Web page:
The Warring Tribes of Healthcare

By George Curtis, CIO, Houston Healthcare

George Curtis, CIO, Houston Healthcare

Information Technology’s global reach is somewhat of a new concept to many of the original powerhouses of healthcare institutions. In the not so distant past, the CFO, CNO, and the CEO ruled the roost, so to speak, while the CIO and the information technology team were onboard but only as a necessary evil. You wouldn’t have to wait too long in a meeting that included IT to see how off-putting a conversation can be with someone dropping acronyms, techno-jargon, and the array of many bits, bytes, megabytes and terabytes flying through the conversation. In those days past, the CIO had to fight to justify existence and even with an official title and a place on the executive team; when CIO’s spoke it was likened to the petulant little brother who wanted more attention. Those of us who were in the industry at the time will not soon forget this and will continue to harbor those repressed feelings of fight for every meal in a time where all you can eat is the new norm.

It stands to reason that on the opposite shore, the “others” have stood back and watched the evolution of healthcare and its eminent marriage with technology lead to ever-dwindling responsibilities as well as precious real estate and resources. Many hospital areas live and die by numbers on a graph, productivity, overtime, and quality just to mention a few. However, IT has been granted immunity to the normal standard of being measured as all others; “everything is relative to something” my CEO told me, and I do believe him but have never found a single metric that successfully aggregates a hospital, age of providers, skill level of providers, environmental complexities, and the ever different EMR’s on the market. The “others” stand somewhat helpless as IT continues to grow and consume areas of the hospital that no one could have imagined would be under Information Technology. Jaded, they watch as departments like Biomed and Health Information Management are stripped from their resumes and fall under the incredulous CIO.

"Use your global reach and responsibility to be a peacemaker and use your influence as the CIO to calm the warring tribes of Healthcare"

I remember walking into our boardroom for our weekly meeting with the hair on the back of my neck standing on edge; not sure who was going to throw the first stone, not knowing who had been colluding for a political smearing contest, and in a room where the tension could be felt, seen on the participants, and measured as a tangible object. I sat through too many of those meetings and wondered why this was the world that we, as healthcare executives, chose to spend our working lives. Extended periods of time in this type of arena will land the healthiest of us all in a hospital bed stressed out or even battling a heart that might want to attack us.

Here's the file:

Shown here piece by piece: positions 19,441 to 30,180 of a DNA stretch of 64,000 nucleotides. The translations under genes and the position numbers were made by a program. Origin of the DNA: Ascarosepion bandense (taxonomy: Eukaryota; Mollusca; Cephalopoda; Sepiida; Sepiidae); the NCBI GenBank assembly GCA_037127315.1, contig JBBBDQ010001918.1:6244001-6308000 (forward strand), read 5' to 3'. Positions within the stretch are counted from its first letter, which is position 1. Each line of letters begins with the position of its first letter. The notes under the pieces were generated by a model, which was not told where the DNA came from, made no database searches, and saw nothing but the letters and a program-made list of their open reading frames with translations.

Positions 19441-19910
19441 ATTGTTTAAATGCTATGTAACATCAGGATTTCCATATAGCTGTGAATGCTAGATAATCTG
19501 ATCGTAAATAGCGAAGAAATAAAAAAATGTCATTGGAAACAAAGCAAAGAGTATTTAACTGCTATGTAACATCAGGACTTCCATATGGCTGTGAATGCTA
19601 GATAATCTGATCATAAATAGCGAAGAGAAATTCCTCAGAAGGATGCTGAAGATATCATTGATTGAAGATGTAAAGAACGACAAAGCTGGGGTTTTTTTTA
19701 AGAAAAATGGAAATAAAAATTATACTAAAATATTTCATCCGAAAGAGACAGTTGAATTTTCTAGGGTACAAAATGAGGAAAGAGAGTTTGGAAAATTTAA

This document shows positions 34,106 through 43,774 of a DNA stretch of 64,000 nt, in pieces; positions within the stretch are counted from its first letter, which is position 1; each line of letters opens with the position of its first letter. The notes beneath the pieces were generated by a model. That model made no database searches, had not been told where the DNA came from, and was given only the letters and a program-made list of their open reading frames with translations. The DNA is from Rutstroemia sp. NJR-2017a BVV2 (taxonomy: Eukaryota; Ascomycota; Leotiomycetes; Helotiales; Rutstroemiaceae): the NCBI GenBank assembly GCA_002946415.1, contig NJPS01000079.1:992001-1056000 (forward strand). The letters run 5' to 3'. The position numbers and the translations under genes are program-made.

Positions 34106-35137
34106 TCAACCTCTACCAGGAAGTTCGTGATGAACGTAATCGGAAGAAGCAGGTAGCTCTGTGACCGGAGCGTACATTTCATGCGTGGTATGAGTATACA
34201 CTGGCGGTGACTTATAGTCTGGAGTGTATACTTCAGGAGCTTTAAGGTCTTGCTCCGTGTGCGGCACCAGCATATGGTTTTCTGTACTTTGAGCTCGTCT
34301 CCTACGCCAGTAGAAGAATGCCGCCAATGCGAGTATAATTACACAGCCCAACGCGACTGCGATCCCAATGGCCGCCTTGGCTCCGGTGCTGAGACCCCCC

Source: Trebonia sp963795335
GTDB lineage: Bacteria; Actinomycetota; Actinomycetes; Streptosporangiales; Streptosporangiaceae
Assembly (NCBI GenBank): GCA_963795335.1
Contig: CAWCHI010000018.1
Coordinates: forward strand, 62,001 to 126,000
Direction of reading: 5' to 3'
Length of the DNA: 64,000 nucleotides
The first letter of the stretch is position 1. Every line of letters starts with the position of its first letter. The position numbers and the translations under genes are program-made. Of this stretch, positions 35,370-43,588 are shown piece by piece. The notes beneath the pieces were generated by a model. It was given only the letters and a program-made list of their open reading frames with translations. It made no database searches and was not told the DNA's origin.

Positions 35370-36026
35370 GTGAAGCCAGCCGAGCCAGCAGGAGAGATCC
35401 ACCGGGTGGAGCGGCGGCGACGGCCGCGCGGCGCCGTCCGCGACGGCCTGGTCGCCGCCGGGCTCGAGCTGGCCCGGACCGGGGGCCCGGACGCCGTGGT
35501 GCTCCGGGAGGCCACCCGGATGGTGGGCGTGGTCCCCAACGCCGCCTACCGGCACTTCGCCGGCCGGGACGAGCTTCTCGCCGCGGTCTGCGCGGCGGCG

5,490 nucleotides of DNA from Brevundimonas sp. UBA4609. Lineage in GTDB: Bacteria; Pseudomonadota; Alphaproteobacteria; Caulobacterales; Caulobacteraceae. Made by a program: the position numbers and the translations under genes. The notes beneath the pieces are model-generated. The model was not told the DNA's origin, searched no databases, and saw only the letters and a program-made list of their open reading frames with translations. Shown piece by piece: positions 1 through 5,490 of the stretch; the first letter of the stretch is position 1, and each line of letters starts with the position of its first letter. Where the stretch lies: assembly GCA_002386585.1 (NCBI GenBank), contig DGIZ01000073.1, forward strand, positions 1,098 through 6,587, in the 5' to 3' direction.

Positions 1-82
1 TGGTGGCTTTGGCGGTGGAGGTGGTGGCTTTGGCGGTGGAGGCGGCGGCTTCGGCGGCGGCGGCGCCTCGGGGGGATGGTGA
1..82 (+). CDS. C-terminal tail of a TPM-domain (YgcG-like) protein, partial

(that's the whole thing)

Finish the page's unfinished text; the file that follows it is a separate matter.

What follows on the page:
I was given the opportunity to replace a CIO that had lived the legacy as mentioned above and who was embattled with most if not all departments. He had successfully cleared the sandbox of all who opposed him and established IT as the 800 lb. gorilla and bully of the hospital. Through the interview process I could see the other members of the executive team in doubt, their apprehension, anxiety through their questions and the thoughts of “the devil that you know” running through their minds. Between meaningful use, HIPAA, Joint Commission inspections, Red Flag Rules, and the many other governmental regulations on healthcare, there was much work to be done and IT could not do it alone.

The first time we met as an executive team throughout the past three years there were many lessons learned by all of us and I chose to mention just a few:

There is a significant difference between blame and accountability– blame is indicative of placing fault whereas accountability is holding appropriate staff responsible. Blame serves no purpose in the professional world and when we migrated away from blame and chose to fix the problem (not blame someone for it) our teams were immediately at ease to find and fix the problem for our patients while working quickly and openly with each other.

Communicate openly with each other, “this only works if everyone is honest” our CEO would say and there is much truth in that. You can disagree without being disagreeable and once a decision is made you must have a united front and all support and disseminate the same message. There is a good chance I may be wrong but a very slim chance that all of us will be wrong.

Hear the passion behind the com­plaints–if you and your team listen close enough you will hear that, “I can’t take care of my patients, I was late giving medica­tions, I couldn’t s pend more time with the family” actually live at the core of the com­plaints. Understand that your clinicians must be passionate about taking care of patients because they sure aren’t here to get rich.

Infuse IT with the attitude that if it is safe for the patient, if its legal, and if the system is capable of doing it–we will do it provided that it passes scrutiny and receives approval of the receiving department and department chair. Tell us how we can make it easier for you? How can we help?

Survey every and create a culture of service in IT. Many of the cornerstone traits of the hospitality industry are applicable to your IT department. Create a culture of service, cultivate it, grow it, and celebrate it. Before long your users will celebrate that for you.

We are all now faced with a more eminent threat than each other–survival in the healthcare landscape of today. Use your global reach and responsibility to be a peacemaker and use your influence as the CIO to calm the warring tribes of Healthcare.